Oh good. I have two key ingredients on hand.

Meanwhile, defrost some chicken breasts. Love those $1.99 sales.

Add olive oil to basil, garlic, and parmesan, and whir. I worship my ancient Cuisinart. How ancient? More than 20 years … and countless batches of hummus.

Set the table. Make two-bean salad (canned goods to the rescue) with balsamic vinaigrette and thin-sliced onion. Pick red Sweet 100 and orange Sun Sugar cherry tomatoes in the garden.

Now, isn't this civilized? Observe how a wedge of lemon dresses up a plain old glass of ice water. Not feeling up to a glass of Chardonnay yet. Maybe next weekend.

After taking these photos, I sat down and actually said grace – and meant it.

It's a good thing I like the looks and taste of this meal. I'll be seeing it again tomorrow and Monday for dinner, with some of the chicken also in a salad for Monday's lunch.

Whew. Survived my first day in the very empty, overly spacious, but comfy nest. My first day of a truly new life. One day at a time.

A dog's tale

By Daisy

Since the older boy named Andrés moved out five years ago, Kevin has been my special kid. Every day he has fed me my supper and taken me for a walk. Sometimes twice a day!

I like to think I taught him to love animals as much as he does. Sure, he used to love stuffed animal toys, but after he outgrew them I was Number One, let me tell you.

We are pretty much a mutual admiration society.

This week I knew something was up. The front room of the house was filled with boxes and duffel bags and plastic bags and shopping bags, all crammed with things I didn't recognize and clothing whose scent I did recognize. Definitely Kevin's.

It made me nervous. We've had a lot of changes around here in the last two years, and usually a commotion like this means another one of my people is going away. I really hate it when that happens.

Two years ago my girl Melinda left and stayed away for months at a time. People talked about "Syracuse" and Otto the Orange. Whatever Otto is, it can't be as cool as a dog. Every time she came back home for a while, I stuck close by as she watched TV on the couch. Melinda is the champion at scratching the itchy spot on my back, right near the top of my tail. Ahhhh.

Then my older boy, Andrés, who hadn't been living with us for a while but came over almost every week to visit, moved to someplace called Ohio. Now I only see him a few times a year. It's not fair. He used to be my best bud, before Kevin.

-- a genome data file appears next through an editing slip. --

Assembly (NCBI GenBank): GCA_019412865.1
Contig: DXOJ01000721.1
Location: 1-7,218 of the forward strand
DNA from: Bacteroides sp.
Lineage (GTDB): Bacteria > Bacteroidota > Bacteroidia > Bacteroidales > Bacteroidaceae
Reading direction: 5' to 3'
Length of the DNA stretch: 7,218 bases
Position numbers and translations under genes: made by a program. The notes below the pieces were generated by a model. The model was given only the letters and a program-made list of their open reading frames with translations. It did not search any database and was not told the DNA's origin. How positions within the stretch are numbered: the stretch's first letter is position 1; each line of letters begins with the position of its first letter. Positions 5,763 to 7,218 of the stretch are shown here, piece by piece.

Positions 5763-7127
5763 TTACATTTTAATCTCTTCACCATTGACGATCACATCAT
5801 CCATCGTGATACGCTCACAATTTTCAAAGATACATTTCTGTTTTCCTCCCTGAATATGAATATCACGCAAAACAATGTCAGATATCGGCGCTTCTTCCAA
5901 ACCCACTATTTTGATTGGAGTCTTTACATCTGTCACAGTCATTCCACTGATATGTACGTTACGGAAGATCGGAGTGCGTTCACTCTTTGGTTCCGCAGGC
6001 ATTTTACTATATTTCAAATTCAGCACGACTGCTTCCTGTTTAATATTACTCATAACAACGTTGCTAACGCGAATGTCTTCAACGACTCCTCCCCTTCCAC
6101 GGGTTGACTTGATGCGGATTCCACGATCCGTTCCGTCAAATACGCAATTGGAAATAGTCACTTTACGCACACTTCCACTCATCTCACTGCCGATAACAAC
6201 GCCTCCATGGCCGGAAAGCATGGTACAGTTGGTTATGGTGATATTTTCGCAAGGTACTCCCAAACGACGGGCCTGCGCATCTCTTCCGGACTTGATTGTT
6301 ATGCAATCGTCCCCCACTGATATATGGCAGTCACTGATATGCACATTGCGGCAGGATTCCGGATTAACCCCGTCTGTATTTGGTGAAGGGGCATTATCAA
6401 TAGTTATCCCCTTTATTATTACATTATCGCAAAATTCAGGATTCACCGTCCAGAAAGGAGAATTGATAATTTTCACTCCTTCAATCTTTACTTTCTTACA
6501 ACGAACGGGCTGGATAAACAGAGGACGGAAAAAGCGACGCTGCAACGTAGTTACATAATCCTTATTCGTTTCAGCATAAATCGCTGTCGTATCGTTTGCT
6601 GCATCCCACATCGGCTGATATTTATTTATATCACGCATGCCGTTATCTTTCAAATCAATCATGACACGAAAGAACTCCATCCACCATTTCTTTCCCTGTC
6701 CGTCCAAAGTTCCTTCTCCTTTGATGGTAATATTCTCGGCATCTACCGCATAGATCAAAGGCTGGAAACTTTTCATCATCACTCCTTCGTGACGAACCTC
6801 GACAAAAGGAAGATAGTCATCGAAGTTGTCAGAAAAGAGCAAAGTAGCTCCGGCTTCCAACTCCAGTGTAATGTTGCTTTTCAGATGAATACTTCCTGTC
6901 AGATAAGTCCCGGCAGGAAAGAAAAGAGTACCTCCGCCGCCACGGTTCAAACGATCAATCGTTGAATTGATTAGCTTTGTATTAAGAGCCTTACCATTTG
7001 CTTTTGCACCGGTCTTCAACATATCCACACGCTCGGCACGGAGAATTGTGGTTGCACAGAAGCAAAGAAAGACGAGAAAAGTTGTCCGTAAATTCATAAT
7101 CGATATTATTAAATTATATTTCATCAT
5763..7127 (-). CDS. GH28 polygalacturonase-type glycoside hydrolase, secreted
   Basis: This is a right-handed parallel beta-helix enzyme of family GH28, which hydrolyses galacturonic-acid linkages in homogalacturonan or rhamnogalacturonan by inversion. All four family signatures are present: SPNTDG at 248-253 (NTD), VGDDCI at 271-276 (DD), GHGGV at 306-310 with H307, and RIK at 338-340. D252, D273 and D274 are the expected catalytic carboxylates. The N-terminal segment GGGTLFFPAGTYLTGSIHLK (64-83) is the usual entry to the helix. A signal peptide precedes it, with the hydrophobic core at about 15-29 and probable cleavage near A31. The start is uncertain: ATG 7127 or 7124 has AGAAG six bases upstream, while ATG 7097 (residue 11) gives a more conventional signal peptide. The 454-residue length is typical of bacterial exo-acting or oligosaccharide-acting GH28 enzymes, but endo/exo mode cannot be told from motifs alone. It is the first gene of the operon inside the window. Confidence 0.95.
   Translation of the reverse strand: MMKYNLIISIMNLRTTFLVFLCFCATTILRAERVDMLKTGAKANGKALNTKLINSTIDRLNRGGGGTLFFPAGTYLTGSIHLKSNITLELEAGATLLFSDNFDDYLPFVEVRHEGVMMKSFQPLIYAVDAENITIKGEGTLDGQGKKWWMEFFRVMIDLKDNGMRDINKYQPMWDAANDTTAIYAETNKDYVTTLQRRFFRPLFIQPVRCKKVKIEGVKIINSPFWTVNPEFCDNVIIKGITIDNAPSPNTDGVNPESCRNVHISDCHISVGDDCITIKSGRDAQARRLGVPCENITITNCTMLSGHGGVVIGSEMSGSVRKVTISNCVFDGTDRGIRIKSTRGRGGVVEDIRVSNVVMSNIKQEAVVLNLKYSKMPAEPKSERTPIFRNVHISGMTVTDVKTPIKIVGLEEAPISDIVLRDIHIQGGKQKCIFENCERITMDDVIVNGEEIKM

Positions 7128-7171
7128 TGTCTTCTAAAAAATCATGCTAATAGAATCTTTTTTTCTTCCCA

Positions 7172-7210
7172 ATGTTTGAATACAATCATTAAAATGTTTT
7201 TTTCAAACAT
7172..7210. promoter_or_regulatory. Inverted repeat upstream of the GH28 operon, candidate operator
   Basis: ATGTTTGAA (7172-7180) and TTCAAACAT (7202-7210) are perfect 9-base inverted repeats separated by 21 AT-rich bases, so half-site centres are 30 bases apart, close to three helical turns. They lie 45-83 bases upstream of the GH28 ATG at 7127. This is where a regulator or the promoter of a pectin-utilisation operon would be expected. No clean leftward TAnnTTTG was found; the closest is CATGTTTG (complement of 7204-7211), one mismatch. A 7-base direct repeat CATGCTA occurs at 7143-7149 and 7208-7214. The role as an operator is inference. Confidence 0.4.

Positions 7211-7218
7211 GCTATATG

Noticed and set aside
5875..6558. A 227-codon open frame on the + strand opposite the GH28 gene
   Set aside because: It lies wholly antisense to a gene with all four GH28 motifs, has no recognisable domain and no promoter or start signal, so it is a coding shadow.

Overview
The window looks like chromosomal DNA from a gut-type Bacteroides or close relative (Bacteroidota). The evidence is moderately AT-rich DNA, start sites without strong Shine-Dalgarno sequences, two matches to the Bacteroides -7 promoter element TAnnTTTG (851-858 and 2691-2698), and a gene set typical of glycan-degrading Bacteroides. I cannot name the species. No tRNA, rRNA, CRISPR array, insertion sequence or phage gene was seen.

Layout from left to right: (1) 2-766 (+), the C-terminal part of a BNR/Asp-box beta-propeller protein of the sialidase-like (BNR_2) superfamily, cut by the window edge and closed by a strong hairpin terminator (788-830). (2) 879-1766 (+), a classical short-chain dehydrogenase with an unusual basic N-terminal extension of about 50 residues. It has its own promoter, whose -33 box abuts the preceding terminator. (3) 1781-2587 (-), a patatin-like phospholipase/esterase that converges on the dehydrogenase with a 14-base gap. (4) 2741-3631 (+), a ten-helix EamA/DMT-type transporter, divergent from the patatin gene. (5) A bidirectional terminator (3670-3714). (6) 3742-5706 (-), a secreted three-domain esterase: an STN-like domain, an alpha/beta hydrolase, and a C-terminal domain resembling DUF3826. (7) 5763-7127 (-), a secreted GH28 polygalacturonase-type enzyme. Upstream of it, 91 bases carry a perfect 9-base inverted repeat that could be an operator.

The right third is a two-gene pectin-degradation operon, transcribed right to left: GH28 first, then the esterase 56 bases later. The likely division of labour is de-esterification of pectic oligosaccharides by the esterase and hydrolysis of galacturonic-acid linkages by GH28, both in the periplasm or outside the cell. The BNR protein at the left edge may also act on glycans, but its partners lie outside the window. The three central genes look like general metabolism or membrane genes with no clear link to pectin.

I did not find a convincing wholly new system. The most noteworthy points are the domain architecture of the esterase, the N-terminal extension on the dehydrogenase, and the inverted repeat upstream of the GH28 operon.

Last year my alpha man, "Pop" as the kids and I know him, stopped living here during the week. At least he comes home most Friday nights. Boy, do I get excited when I hear the sound of his car engine pulling into the driveway!

Even with three of my five people gone, this past year was all right because I had my main caretaker, "Mom," at home after work. I pretty much follow her everywhere she goes around the house. I sleep beside her bed on a comfy cushion. Gotta make sure she is OK at all times.

Kevin was with me the most this past year. Every afternoon I could hear him walking up our front porch steps after he took the bus home from school. I literally howled for joy when he unlocked the door and came inside! Ah-woo-woo-wooo. He was never too busy to get down on the floor and play with me or ruffle my fur and hug me. That guy kept my tail wagging.

Yesterday morning, Pop stowed the stuff from the front room in his car. This didn't look good. Mom commented that boys sure were easier to move than girls – a lot less to pack, she said.

Then Kevin called me over to where he was sitting in a chair on the porch. I jumped into his lap and he hugged me and stroked me. Usually I would be ecstatic and lick his face. But instead, I felt even more worried. What was going on? Brrr – I shivered.

They all left in Pop's car. Many hours later when Mom and Pop came home, Kevin wasn't with them. Just what I'd been afraid of! Pop had a new purple decal for his car window, and those two kept talking about something called "Curry College."